• The Cathedral Group from the Teton Park Road

    Grand Teton

    National Park Wyoming

There are park alerts in effect.
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  • Bears are active in Grand Teton

    Black and grizzly bears are roaming throughout the park--near roads, trails and in backcountry areas. Hikers and backcountry users are advised to travel in groups of three or more, make noise and carry bear spray. Visitors must stay 100 yards from bears. More »

  • Area closure in effect for trails in the Jenny Lake Area

    A temporary area closure will be in effect for several trails in the Jenny Lake area due to construction activities involving helicopter-assisted transport of heavy material. The closure will last from October 27 through October 30, and possibly longer. More »

  • Multi-use Pathway Closures

    Intermittent closures of the park Multi-use Pathway System will occur through mid-October during asphalt sealing and safety improvement work. Pathway sections will reopen as work is completed. Follow the link for a map and more information. More »

  • Moose-Wilson Road Status

    The Moose-Wilson Road between the Death Canyon Road and the Murie Center Road is currently open to all traffic. The road may re-close at any time due to wildlife activity. For current road conditions call 307-739-3682. More »

Bears

Grizzly_Bear-250px

Bears are common in the Greater Yellowstone Ecosystem and should be considered "wild" animals.

NPS Photo

What kind of bear did you see? Both grizzly bears and black bears live in the park and parkway. Color is misleading - both species can vary from blonde-black. Watch our video podcast to test your knowledge.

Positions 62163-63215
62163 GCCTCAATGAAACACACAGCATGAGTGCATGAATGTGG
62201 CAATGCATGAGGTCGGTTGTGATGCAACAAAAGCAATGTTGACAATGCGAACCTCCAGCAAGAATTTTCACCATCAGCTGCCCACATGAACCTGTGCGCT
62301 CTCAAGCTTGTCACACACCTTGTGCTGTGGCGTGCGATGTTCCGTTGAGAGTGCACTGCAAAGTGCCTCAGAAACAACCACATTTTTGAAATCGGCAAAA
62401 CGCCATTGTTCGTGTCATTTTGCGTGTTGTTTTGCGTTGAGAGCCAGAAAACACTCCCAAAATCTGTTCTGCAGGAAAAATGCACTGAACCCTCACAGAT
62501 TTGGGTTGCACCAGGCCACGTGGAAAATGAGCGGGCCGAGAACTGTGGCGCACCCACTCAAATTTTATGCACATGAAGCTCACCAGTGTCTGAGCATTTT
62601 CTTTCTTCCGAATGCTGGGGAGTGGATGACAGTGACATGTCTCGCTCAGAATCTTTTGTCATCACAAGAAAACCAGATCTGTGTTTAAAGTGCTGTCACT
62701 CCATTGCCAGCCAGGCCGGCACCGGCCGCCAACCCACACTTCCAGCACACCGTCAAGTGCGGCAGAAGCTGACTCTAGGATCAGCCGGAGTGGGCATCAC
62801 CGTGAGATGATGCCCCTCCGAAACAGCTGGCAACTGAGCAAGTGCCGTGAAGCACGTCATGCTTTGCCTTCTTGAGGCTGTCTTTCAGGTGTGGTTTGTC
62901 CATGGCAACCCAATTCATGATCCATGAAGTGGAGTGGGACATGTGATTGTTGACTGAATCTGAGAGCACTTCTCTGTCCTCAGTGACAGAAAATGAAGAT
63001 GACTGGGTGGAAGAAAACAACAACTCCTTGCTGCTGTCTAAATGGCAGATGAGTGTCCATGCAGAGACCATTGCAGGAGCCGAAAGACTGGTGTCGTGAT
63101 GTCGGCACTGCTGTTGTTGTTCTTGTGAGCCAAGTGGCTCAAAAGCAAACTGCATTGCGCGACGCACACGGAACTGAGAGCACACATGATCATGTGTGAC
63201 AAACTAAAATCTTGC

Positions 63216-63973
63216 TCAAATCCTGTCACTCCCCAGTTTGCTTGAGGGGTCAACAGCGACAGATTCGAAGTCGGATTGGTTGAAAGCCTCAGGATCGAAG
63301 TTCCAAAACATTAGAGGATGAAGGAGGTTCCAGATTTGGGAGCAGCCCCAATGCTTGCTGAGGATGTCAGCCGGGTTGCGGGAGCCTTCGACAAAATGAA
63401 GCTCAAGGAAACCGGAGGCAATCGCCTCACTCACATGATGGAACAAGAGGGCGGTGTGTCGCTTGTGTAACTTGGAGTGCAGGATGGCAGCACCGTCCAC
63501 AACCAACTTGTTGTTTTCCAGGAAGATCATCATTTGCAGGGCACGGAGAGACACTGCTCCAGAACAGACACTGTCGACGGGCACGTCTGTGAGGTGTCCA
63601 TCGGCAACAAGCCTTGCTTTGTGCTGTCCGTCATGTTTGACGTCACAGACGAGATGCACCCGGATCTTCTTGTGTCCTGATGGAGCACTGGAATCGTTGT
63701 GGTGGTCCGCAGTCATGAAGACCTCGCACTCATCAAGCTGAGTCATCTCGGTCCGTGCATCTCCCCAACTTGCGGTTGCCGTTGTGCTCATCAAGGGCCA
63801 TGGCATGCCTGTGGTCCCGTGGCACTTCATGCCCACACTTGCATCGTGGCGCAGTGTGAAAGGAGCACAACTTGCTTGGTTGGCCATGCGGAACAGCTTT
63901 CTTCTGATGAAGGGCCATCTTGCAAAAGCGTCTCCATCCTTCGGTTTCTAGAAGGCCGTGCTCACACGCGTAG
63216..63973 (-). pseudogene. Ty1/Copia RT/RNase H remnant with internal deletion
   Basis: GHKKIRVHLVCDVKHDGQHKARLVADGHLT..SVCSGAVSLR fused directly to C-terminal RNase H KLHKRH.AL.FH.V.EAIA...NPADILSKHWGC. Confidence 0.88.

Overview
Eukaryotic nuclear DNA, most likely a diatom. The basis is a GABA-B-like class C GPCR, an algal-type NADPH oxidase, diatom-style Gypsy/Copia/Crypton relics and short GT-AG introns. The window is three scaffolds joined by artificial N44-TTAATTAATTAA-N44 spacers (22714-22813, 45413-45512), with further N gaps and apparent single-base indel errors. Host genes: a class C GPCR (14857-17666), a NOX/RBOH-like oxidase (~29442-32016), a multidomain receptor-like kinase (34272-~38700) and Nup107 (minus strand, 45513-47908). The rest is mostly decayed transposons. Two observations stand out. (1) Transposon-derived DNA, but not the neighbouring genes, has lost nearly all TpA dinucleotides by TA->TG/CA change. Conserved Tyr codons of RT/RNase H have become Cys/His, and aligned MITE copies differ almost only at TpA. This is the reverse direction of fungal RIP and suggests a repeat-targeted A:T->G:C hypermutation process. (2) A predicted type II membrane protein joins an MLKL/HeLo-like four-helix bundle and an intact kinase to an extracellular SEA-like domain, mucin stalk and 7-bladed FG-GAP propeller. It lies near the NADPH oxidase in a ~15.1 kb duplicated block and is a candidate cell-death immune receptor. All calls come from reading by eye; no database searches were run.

If you see a bear, please report it to the nearest visitor center or ranger station. Bear Sighting and Incident Report

 
blackbear_comparison

Outline of a Black Bear's body.

NPS Photo

BLACK BEAR Ursus americanus

  • No distinctive shoulder hump
  • Face profile is straight from nose to tip of ears
  • Ears are tall and pointed
  • Front claws are short and curved (1"-2" long)

Learn more: Wikipedia>American Black Bear

 
grizzly_comparison

Outline of a Grizzly Bear's body.

NPS Photo

GRIZZLY BEAR Ursus arctos horribilis

  • Distinctive shoulder hump
  • Face profile appears dished in
  • Ears are short and rounded
  • Front claws are long and less curved (2"-4" long)

Learn more: Wikipedia>Grizzly Bear

 

For annual briefs with updated wildlife status information visit the Greater Yellowstone Science and Learning Center.

To purchase books about bears or other wildlife, please visit the Grand Teton Association.

Never approach a bear.
Never feed a bear.
Stay 100 yards (1 football field) from bears at all times.

Did You Know?

Mt. Moran in July

Did you know that the black stripe, or dike, on the face of Mount Moran is 150 feet wide and extends six or seven miles westward? The black dike was once molten magma that squeezed into a crack when the rocks were deep underground, and has since been lifted skyward by movement on the Teton fault.